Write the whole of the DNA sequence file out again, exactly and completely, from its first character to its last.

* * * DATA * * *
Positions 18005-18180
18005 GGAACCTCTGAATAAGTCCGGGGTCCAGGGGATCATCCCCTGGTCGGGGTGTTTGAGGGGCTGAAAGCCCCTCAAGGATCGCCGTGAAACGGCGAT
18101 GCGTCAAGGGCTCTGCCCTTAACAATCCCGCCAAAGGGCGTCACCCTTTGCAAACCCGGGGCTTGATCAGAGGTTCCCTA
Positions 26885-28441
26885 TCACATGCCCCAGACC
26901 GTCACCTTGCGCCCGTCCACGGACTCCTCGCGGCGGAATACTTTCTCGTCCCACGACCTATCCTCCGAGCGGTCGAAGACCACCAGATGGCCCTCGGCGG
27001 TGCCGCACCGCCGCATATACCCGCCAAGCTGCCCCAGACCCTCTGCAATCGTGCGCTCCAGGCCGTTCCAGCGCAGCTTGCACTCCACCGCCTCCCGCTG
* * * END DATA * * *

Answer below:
Positions 18005-18180
18005 GGAACCTCTGAATAAGTCCGGGGTCCAGGGGATCATCCCCTGGTCGGGGTGTTTGAGGGGCTGAAAGCCCCTCAAGGATCGCCGTGAAACGGCGAT
18101 GCGTCAAGGGCTCTGCCCTTAACAATCCCGCCAAAGGGCGTCACCCTTTGCAAACCCGGGGCTTGATCAGAGGTTCCCTA
Positions 26885-28441
26885 TCACATGCCCCAGACC
26901 GTCACCTTGCGCCCGTCCACGGACTCCTCGCGGCGGAATACTTTCTCGTCCCACGACCTATCCTCCGAGCGGTCGAAGACCACCAGATGGCCCTCGGCGG
27001 TGCCGCACCGCCGCATATACCCGCCAAGCTGCCCCAGACCCTCTGCAATCGTGCGCTCCAGGCCGTTCCAGCGCAGCTTGCACTCCACCGCCTCCCGCTG